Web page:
There are a bunch of roads around where I live in Dublin called Palmerston Road, Temple Road, Cowper Road; each called after Lord Palmerston (1784-1865) and his wife. Temple was Palmerston’s surname while his wife was Countess Cowper. Of course, this side of Rathmines was never noted as a nationalist stronghold; quite the contrary, in fact. But it shows how popular Palmerston was.
But why should this be of any interest to anybody in 2016? Well, it certainly may if you are interested in Brexit. Lord Palmerston is famously remembered for his reaffirmation of the famous dictum on foreign policy, “Nations have no permanent friends or allies, they only have permanent interests”.
Indeed, this was a dictum that underpinned his policies as Foreign Secretary and later as Prime Minister of the UK. It appears to have stood the test of time. Leafing through the history of British Petroleum or of how Britain gained control of India will bear this out. The so-called Brexit negotiations will be no different if they ever take place; it will all be decided on interests. This is where matters get complicated, and life ceases to be as simple as ‘in’ or ‘out’.
But, hasn’t Theresa May on her first day at work said in public, “There will be no attempt to stay inside the EU?” Didn’t she stress on her arrival at Downing Street that, “Brexit means Brexit”? Were these statements merely to offer assurances to those who voted to ‘leave’? Is there a clear commitment on her part to accept the referendum’s result? She says ‘yes’ now, and demonstrates this by giving up Britain’s 2017 presidency of the European Council. But what will happen if it transpires it is in the best interests of the UK to ‘remain’? Will she still say Brexit is Brexit?
As I have pointed out in an earlier blog, Parliament is supreme in the United Kingdom and referenda are consultative only. Indeed, the enactment of Article 50 will need parliamentary approval. Later in the week Mrs May went on record as saying she will not trigger Article 50 until the Scots have signed up: after all, Scotland voted by a large majority to ‘remain’, as did Northern Ireland, whereas England voted to ‘leave’. As a conservative and unionist, she is committed to keeping the Union intact, but will she be tempted to put the wishes of England to ‘leave’ above those of the Scots and the Northern Irish who want to ‘remain’?
Will Theresa May be tempted to put the wishes of England to ‘leave’ above those of the Scots and the Northern Irish who want to ‘remain’?
Let’s take two examples of interests from the motor industry. Sunderland, a small city in the North East of England, voted 61% to ‘leave’ the EU. But Sunderland is also the home of Nissan Motors which employs nearly 8,000 people directly, with a further 32,000 people working in the supply chain. If there is a threat that Nissan has to move part of its production line to the continent due to new tariffs, it will most certainly affect this 61% who voted to leave. Nissan produced nearly half a million cars in 2015 and many were destined for the EU market. Will Theresa May put this in danger by triggering Article 50 without having a good alternative for Sunderland?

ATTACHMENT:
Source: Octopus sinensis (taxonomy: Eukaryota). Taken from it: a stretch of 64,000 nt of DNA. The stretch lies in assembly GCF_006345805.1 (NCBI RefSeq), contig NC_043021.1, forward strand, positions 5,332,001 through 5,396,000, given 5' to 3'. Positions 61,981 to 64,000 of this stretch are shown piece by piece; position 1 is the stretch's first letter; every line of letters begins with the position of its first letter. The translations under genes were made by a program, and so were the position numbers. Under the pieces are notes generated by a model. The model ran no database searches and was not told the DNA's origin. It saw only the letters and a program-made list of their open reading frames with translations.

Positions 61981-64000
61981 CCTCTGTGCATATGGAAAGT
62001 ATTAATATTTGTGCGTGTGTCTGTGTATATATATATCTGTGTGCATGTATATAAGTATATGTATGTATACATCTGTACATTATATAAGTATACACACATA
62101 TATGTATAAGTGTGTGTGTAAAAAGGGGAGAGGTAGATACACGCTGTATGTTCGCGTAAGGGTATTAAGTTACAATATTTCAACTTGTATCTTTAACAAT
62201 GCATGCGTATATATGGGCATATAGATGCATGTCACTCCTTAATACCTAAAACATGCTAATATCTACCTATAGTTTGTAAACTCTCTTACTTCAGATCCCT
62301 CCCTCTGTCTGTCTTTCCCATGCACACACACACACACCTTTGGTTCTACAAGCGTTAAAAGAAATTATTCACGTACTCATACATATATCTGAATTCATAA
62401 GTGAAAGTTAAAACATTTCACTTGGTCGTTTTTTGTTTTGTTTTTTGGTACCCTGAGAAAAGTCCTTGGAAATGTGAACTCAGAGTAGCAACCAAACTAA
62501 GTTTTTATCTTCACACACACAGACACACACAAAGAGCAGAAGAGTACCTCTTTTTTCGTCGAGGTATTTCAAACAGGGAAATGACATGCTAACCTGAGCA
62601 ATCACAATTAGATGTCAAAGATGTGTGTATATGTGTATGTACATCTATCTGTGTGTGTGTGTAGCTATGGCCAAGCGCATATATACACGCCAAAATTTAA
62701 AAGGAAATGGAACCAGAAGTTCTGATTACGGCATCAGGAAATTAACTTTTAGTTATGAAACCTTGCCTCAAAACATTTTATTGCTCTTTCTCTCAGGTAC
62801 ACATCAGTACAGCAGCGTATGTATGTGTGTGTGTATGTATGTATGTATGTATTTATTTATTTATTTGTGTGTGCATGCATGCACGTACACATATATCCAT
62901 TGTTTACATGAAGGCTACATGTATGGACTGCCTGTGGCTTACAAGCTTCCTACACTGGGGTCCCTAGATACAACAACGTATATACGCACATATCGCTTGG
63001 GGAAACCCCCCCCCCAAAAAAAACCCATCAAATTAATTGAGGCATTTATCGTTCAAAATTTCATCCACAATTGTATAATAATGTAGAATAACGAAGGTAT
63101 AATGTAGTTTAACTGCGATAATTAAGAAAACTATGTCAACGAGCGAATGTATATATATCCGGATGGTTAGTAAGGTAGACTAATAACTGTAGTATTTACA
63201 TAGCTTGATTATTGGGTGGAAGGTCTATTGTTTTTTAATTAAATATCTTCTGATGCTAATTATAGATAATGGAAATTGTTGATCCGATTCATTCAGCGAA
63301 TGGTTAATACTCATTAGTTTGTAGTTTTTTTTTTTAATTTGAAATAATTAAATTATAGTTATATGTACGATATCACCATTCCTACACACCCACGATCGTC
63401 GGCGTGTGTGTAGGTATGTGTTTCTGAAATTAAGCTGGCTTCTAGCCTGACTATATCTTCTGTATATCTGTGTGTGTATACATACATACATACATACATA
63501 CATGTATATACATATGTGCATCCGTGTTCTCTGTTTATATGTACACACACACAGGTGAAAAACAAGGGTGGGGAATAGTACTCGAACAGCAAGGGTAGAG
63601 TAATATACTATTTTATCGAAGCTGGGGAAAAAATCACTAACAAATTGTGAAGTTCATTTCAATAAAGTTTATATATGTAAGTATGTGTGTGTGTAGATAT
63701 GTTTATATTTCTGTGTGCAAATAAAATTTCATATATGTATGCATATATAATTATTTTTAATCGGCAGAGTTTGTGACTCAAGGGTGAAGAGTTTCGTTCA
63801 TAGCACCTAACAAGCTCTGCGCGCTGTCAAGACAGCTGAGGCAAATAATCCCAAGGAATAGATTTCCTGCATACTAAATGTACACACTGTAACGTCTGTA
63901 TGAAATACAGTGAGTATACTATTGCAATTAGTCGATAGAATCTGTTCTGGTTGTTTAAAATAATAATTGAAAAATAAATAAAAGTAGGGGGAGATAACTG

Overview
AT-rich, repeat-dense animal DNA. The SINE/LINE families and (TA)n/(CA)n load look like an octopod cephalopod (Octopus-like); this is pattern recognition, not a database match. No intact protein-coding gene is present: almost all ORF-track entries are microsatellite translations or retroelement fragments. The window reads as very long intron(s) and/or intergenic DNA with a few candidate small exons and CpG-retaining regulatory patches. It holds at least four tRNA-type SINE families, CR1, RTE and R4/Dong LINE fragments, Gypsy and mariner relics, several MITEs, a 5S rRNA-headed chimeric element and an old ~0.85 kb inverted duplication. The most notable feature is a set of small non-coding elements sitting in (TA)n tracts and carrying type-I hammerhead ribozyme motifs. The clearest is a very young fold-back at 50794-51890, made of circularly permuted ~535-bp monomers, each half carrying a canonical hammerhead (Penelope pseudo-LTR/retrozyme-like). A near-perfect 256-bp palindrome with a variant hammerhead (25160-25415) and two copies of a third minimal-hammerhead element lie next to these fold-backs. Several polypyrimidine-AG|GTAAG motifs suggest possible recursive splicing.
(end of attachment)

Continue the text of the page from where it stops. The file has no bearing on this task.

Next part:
Our second example relates to the German auto industry. Will Angela Merkel put a portion of the 820,000 odd German cars sold in the UK last year in danger due to a new tariff barrier? Will Merkel put the 6.9 bn Euros of sales of German engineering companies in the UK in danger if it affects German national interests? In fact will Merkel put the favourable German trade gap with the UK in danger? I doubt it. All sides will act in their interests.
Will Theresa May put this in danger by triggering Article 50 without having a good alternative for Sunderland? Sunderland voted 61% to ‘leave’, but is also the home of Nissan Motors… Or will Angela Merkel put a portion of the 820,000 odd German cars sold in the UK last year?
Even though Theresa May is well respected as an upright politician, we should never forget she has to be seen in the light of Lord Palmerston’s dictum. She is a pragmatic politician, so nothing is written in concrete for her; the circumstances will dictate. The union of the United Kingdom is high on her agenda. We can assume therefore that she will not be rushed in to trigger Article 50, as the French Government seems to want. She will wait until a workable alternative to the EU is in place before initiating Article 50 and not before.
The French may huff and puff but they can do nothing unless the UK decides to initiate Article 50. It’s Britain’s call. The outgoing Foreign Secretary, Philip Hammond, who is now the new Chancellor of the Exchequer, said last week in the House of Commons that the exit process could last up to six years. May’s first approach to the non-EU world was to Australia with an offer of a free trade agreement: we can expect other offers to non-European countries will follow. But these are merely possibilities at the moment.
Surely this will create more uncertainty? Germany will, without any doubt, insist that some level of certainty be restored as soon as it is practical. On the other hand, both the Germans and the French have elections next year and neither Merkel nor Hollande will want to have Brexit on their election agendas. So a long pause might suit everybody with the final aim of establishing a reasonable settlement for all.
These negotiations will be frustrating for many of the other 27 member states and if history is a guide we only have to read the early history of the Anglo-Persian Oil company which later became BP (British Petroleum), and Britain’s subsequent history in Persia, including the founding of modern Iraq and its oil industry to understand that Lord Palmerston’s dictum is the only game in town for everyone. Leopards don’t change their spots even if they are leopardesses! Indeed, a full Brexit may never happen; it will end in a compromise of interests.